Hoffman says he’ll check out a website he has never looked at before or read a magazine that he’s never read before or do something else that doesn’t fit who he is. The reason is to shake up his routine and ensure that he does not lose his ability to notice things outside of his world.
“What can I do today that I couldn’t do yesterday? Every night when you go to sleep, the world changes around you,” Hoffman says. “Some new technology is released. Some new product is announced. Some new legislation happened. Some company somewhere filed for bankruptcy and lost customers that are now available to the world.
“Something somewhere happened that might be relevant to you. It might be something that you can be the first person in your industry to bring to life, but that only happens when you’re looking.”
This thirst for knowledge helped Hoffman put the pieces together for what eventually became Priceline.
“I can take you now to a day in Jay Walker’s office, Jay is the guy whose intellectual property started the Priceline family of companies,” Hoffman says. “Jay and I were sitting in the office pushing puzzle pieces around. Different ideas, different business models, different pieces of intellectual property. This thing we all wound up launching is a distressed inventory, perishable commodity online distribution system.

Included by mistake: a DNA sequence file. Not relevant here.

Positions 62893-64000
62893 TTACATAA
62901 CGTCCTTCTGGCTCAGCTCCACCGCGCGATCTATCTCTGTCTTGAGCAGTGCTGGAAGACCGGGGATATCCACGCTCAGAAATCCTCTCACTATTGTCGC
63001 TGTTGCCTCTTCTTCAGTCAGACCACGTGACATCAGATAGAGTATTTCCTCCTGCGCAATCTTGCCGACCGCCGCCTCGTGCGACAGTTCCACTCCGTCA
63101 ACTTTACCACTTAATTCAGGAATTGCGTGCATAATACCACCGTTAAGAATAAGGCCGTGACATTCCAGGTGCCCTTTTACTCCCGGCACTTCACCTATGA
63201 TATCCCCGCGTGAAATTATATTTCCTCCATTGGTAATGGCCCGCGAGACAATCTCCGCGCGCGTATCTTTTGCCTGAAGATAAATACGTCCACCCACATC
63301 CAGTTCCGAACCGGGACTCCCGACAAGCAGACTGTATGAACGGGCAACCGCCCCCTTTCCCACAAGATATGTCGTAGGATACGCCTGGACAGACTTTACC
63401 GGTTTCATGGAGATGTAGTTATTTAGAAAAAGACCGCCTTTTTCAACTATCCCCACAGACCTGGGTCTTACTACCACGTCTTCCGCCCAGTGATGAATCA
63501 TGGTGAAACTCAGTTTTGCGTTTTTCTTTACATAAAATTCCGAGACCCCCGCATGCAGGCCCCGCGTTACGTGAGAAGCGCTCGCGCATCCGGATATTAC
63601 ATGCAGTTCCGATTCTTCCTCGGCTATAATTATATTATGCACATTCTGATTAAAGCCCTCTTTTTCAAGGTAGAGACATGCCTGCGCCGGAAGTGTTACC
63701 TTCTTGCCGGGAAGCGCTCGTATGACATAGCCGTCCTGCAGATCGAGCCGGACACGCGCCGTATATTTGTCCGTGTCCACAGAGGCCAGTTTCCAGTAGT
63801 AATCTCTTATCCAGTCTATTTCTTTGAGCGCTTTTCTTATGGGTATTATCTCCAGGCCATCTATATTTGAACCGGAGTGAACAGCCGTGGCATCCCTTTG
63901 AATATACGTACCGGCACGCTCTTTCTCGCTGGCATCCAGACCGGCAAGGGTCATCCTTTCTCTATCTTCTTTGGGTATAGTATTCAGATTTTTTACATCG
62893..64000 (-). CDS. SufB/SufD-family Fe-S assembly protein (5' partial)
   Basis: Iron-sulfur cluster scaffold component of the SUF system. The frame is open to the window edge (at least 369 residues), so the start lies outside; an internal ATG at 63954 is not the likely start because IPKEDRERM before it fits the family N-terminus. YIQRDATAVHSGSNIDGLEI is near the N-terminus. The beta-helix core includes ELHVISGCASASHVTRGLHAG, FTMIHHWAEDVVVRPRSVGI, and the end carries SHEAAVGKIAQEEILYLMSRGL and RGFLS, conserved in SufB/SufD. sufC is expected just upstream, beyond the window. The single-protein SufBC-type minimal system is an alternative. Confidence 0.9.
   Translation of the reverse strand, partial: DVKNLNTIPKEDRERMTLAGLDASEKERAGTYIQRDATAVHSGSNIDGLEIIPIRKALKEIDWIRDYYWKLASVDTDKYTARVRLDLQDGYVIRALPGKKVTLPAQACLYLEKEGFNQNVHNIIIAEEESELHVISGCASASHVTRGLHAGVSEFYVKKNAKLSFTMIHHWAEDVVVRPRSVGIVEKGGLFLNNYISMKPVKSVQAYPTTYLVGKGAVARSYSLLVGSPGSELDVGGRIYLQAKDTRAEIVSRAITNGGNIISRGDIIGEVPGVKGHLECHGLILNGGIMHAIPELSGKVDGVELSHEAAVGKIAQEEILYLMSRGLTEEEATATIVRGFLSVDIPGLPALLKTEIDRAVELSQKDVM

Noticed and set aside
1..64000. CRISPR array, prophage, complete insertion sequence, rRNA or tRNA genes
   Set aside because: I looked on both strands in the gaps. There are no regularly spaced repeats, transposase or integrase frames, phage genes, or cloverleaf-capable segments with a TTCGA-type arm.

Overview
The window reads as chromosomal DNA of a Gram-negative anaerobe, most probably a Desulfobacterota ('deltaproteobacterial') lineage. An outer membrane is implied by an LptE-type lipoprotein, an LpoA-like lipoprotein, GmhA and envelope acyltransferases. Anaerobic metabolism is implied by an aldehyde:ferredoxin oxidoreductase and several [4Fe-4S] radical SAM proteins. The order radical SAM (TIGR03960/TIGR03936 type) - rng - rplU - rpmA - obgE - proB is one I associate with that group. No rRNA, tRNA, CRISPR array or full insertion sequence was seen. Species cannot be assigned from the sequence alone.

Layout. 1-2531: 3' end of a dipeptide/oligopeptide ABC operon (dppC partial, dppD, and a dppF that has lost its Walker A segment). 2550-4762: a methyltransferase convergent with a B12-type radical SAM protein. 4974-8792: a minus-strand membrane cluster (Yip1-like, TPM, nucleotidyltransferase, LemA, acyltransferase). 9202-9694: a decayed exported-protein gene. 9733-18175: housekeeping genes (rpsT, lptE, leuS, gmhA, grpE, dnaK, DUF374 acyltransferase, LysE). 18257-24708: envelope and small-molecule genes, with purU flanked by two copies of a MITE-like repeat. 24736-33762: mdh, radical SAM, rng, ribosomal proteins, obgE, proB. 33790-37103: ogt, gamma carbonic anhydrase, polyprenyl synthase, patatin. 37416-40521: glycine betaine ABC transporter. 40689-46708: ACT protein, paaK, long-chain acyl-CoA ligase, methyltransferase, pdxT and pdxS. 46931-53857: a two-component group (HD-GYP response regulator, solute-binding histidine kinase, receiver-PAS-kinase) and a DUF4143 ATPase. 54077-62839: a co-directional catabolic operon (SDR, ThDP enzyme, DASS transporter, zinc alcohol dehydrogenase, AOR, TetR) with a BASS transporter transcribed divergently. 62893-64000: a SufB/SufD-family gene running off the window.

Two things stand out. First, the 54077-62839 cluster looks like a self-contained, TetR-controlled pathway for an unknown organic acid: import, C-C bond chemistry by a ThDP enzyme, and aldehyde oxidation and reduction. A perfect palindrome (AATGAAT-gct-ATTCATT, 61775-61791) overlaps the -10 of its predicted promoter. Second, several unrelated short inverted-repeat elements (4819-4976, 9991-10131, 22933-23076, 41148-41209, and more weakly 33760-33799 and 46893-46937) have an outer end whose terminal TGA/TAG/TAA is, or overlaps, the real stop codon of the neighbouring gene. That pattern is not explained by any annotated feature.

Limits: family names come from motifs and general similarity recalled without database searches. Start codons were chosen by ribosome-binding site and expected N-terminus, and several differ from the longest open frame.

“Today, Priceline does business in 180 countries and has a market cap of $62 billion. There would not be a $62 billion company were it not for a group of people saying what’s going on in the world around us, what’s changed and how can we use all these new ideas to create something that didn’t exist yesterday.”
Hoffman says entrepreneurs that want to attempt to replicate his success need to come up with ideas that solve problems. They need to take a relentless approach to learning from all corners about how to solve that problem. And they need to realize that it’s not about them, even if they are the inspiration behind the business.
“My job is not to run the company,” Hoffman says. “It’s to hire people smarter than me in every single area and then spend all my time helping them achieve their goals so they never want to leave.”
- Be curious about the problems that give people headaches.
- Never stop learning.
- Focus on helping your people achieve their goals.
by Mark Scott.